Think of writing a backend like managing a bank. The database is the bank vault, the app server is the customer service personnel, and the app clients are, of course, the bank clients.

Obviously, clients should never have direct access to the bank vault! That would be a massive security breach. Everything they do is via requests to the bank personnel. Similarly, your iOS/Web/Android clients should never have direct access to the database. They should only make requests to your app server.

Like managing a bank, there is no one exact Right Way (TM) to write a backend. But there are certainly commo

Think of writing a backend like managing a bank. The database is the bank vault, the app server is the customer service personnel, and the app clients are, of course, the bank clients.

Obviously, clients should never have direct access to the bank vault! That would be a massive security breach. Everything they do is via requests to the bank personnel. Similarly, your iOS/Web/Android clients should never have direct access to the database. They should only make requests to your app server.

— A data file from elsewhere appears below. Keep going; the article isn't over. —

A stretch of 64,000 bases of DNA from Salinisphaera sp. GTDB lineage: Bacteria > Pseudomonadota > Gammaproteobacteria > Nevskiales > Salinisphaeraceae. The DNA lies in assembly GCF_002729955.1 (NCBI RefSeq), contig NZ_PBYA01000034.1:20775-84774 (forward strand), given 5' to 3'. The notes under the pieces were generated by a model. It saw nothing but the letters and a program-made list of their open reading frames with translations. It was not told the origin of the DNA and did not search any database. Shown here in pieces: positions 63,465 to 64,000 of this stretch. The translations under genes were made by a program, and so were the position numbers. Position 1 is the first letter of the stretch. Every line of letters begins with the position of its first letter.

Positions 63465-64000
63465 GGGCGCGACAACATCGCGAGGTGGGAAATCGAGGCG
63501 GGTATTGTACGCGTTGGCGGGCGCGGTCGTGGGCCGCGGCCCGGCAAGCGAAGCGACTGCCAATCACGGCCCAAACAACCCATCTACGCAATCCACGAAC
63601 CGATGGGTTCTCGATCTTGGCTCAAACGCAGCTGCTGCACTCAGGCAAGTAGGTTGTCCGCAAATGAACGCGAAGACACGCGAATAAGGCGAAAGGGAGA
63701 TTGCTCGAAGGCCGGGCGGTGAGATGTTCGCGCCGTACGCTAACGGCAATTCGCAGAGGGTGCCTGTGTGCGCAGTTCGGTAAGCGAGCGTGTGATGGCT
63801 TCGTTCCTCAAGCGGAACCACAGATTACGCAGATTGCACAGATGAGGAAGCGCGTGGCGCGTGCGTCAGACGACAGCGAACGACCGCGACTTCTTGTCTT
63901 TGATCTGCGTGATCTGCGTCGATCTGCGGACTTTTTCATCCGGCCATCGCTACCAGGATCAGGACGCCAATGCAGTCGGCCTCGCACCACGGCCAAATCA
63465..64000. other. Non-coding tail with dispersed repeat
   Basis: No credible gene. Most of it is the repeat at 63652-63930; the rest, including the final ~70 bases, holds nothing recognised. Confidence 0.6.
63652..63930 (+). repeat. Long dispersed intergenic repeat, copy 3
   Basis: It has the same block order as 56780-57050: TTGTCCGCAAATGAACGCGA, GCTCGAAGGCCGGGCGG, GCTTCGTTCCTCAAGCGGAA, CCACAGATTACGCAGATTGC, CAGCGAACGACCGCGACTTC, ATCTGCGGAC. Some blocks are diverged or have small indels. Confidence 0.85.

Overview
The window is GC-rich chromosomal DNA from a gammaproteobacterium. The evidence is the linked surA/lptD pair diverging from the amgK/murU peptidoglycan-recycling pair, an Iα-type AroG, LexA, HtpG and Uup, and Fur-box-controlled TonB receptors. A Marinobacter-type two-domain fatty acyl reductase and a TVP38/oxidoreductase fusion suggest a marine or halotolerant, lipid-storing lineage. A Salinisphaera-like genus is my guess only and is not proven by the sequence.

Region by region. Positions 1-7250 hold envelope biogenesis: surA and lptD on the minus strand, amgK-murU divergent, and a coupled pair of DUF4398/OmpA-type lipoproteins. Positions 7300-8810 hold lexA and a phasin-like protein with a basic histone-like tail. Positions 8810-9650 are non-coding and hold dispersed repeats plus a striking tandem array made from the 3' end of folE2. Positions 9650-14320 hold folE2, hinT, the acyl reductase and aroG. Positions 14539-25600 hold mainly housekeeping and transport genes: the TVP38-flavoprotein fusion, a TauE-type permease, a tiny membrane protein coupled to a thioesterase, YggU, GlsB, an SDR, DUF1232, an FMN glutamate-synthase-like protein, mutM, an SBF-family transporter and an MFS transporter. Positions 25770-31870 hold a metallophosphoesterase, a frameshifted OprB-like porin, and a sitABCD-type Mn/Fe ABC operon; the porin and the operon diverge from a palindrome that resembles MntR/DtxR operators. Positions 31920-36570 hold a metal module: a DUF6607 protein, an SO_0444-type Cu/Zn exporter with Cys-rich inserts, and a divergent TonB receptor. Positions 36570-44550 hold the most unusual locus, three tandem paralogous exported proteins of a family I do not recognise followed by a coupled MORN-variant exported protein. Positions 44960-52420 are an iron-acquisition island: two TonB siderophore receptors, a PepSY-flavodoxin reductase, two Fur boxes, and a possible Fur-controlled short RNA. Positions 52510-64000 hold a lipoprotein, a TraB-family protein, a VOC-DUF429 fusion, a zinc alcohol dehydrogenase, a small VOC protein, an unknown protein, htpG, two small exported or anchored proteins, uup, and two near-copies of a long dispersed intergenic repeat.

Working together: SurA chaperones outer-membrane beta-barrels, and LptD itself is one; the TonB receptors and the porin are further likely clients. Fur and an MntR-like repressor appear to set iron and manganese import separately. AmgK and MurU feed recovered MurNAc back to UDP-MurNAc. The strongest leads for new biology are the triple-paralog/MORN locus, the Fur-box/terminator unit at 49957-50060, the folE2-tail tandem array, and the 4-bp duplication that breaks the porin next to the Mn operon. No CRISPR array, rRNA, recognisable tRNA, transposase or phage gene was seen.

Like managing a bank, there is no one exact Right Way (TM) to write a backend. But there are certainly common themes which you'll see pretty much everywhere.

Popular vaults include MySQL, Postgres, MongoDB, and Redis. There are pluses and minuses to each one, and people will zealously defend their preferred choice with the same zeal smartphone users defend Android or iOS. Databases like MySQL and Postgres require you to arrange your data into pre-specified tables, while something like Redis gives you a bit more freedom (and responsibility!)

The most common "language" by far for communicating between iOS/Web/Android clients and the app server is JSON over HTTP. Everything from Facebook, to Twitter, to Github speaks this dialect, so unlike your choice of database, there's really not much contention here. Just learn how to handle HTTP requests and make JSON replies--you can't really go wrong here.

The most difficult part is writing the "brain" of your app server. It needs to accept requests from clients, talk to the database, and give back a response to the clients. How exactly you do this is, again, controversial: popular choices of programming languages include NodeJS, C#, and Ruby. Each language community will have its own frameworks, like Express for NodeJS or Ruby on Rails for Ruby.